Lung Flute Helps COPD Patients Breathe Easier: Study

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Patients with chronic obstructive pulmonary disease (COPD) report improved symptoms and health status when they make use of a hand-held respiratory device known as the Lung Flute?, according to a new study by the University at Buffalo. Usually brought on by smoking, COPD, which includes chronic bronchitis and emphysema, may be the third leading reason for death in america.

The Lung Flute, made by Medical Acoustics, (Buffalo), uses soundwaves to interrupt up mucus within the lungs. The device allows patients to clear lung mucus by simply blowing in to the hand-held respiratory device, which creates a low frequency acoustic wave.

Published on Sept. 23 in Clinical and Translational Medicine, the 26-week study demonstrates that patients while using Lung Flute experience less difficulty breathing and fewer coughing and sputum production than a control group, which saw no change in COPD symptoms.

“This study confirms that the Lung Flute improves symptoms and health status in COPD patients, reducing the impact of the disease on patients and improving their standard of living,” says Sanjay Sethi, MD, principal author of the study and professor and chief, division of pulmonary, critical care and sleep medicine in the Department of drugs, UB School of Medicine and Biomedical Sciences.

The system is approved by the Fda (FDA) to treat COPD along with other lung diseases characterized by retained secretions and congestion. It’s also approved by FDA to obtain deep lung sputum samples for “laboratory analysis and pathologic examination.”

Colleagues of Sethi’s in the UB school of medicine are now staring at the Lung Flute for use in improving symptoms in asthma. The device may also be investigated for diagnostic use in tuberculosis and lung cancer.

The study followed 69 patients with COPD for 6 months; it was conducted in the Veterans Affairs Western Ny Healthcare System (Buffalo VA) by researchers at the UB school of medicine.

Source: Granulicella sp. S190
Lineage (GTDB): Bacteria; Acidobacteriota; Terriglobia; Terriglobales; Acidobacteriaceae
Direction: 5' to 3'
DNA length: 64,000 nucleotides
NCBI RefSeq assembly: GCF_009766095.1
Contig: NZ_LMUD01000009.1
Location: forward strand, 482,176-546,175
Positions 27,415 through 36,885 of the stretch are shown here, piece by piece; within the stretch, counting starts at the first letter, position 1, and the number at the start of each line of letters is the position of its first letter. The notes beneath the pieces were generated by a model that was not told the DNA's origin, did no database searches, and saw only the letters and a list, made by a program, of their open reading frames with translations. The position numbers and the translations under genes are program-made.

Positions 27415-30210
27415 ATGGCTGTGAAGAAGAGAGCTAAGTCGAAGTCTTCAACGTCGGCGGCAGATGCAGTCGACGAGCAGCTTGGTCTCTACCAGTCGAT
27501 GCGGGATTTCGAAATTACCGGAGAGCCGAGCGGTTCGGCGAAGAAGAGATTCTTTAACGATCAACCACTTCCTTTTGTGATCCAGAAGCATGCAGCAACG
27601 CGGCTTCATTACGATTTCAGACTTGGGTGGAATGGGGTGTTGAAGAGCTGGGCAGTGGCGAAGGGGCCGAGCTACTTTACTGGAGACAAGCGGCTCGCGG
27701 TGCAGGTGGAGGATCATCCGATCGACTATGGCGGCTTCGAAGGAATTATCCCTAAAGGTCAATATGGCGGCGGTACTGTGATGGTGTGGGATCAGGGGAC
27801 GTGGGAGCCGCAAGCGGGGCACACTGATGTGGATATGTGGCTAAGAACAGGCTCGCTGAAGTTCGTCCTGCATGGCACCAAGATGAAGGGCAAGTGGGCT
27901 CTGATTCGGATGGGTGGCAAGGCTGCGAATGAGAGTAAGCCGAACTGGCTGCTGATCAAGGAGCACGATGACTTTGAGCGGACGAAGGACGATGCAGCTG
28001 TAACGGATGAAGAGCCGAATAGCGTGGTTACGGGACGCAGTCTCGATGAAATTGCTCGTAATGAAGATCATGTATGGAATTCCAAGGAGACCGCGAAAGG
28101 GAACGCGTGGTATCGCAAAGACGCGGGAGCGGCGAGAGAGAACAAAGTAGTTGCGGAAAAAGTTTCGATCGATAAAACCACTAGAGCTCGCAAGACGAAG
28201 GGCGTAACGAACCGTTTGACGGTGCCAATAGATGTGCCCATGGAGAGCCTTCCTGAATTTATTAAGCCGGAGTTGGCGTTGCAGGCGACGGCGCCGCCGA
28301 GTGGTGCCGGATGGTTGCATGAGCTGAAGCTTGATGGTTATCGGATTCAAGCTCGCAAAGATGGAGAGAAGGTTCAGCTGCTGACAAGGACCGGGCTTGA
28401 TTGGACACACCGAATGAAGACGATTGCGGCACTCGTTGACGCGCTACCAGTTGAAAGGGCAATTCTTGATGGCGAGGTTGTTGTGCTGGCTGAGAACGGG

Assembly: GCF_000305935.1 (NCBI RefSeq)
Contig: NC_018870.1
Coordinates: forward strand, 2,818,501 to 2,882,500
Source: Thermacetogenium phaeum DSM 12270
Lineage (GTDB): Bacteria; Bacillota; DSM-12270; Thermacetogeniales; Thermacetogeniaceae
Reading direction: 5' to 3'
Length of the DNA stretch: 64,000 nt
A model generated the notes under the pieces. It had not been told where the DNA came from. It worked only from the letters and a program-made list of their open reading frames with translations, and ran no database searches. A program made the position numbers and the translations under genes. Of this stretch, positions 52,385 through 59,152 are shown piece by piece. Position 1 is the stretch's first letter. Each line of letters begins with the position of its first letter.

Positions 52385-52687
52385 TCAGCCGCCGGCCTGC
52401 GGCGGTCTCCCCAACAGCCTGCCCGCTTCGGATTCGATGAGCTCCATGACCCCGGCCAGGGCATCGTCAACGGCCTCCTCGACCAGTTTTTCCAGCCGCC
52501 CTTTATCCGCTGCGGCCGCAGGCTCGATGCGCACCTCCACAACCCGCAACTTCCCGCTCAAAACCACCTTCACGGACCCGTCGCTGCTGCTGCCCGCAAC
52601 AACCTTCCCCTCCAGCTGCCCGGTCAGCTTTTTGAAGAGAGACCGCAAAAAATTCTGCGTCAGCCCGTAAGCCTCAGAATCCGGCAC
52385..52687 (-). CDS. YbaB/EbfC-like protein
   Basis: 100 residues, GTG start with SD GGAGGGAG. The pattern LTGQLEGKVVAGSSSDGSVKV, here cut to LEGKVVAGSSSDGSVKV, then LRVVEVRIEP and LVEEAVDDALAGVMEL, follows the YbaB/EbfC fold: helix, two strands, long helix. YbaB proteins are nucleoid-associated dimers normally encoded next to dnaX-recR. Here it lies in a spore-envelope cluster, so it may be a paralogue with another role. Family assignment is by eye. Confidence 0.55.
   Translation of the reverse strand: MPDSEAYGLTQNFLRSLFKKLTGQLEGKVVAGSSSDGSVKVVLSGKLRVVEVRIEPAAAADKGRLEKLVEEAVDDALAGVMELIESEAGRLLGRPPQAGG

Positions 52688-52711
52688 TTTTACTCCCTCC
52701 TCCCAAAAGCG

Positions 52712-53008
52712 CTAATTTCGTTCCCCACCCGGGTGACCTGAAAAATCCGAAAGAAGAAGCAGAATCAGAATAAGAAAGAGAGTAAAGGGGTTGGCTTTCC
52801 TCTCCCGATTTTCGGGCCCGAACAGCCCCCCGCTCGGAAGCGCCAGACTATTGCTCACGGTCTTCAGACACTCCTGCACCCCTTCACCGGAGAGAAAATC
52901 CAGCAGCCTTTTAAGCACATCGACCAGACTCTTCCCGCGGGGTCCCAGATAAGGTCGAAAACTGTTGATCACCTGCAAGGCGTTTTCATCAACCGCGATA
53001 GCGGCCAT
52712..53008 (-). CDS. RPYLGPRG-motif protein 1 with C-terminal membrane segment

“This study confirms and extends the results of a previous, 8-week study of 40 patients that was conducted in 2010 to acquire FDA approval for that Lung Flute,” says Sethi, whose clinical practice reaches the Buffalo VA.

He has led a number of clinical trials demonstrating the security and efficacy of the Lung Flute, including those that played a vital role within the FDA’s approval from the device for diagnostic and therapeutic uses.

Improvement in the present study was demonstrated by responses reported by patients on the Chronic COPD Questionnaire, which assesses alterations in COPD symptoms and the St. George’s Respiratory Questionnaire, which measures quality of life. On both questionnaires, patients using the Lung Flute reported significant improvements.

In addition, the Body-Mass Index, Airflow Obstruction, Dyspnea and Exercise Capacity (BODE) score was measured repeatedly within the study. “The BODE index provides a more comprehensive assessment of COPD patients,” explains Sethi. “As the condition worsens, the BODE index goes up because it did in the control group. But for patients while using Lung Flute, the BODE index stayed flat.”

Sethi adds that the study points to a potential reduction in exacerbations, flare-ups of respiratory symptoms, as a result of while using Lung Flute. Researchers are planning longer-term studies which will focus specifically on how the device affects exacerbations, a key part of why is COPD patients sicker and results in healthcare utilization.

Sethi notes that although similar devices have been developed for cystic fibrosis, the Lung Flute is the just one that has undergone extensive testing especially for COPD patients. In a previous study comparing a device produced for cystic fibrosis using the Lung Flute, the Lung Flute was superior for COPD patients.

“All therapeutic studies on using the Lung Flute for COPD have been done within Buffalo,” says Sethi. “We possess the biggest database by far on while using device in COPD. The Lung Flute is the just one that’s been tested and been clearly shown to benefit COPD patients.”

The research is the result of a partnership between UB and Medical Acoustics.

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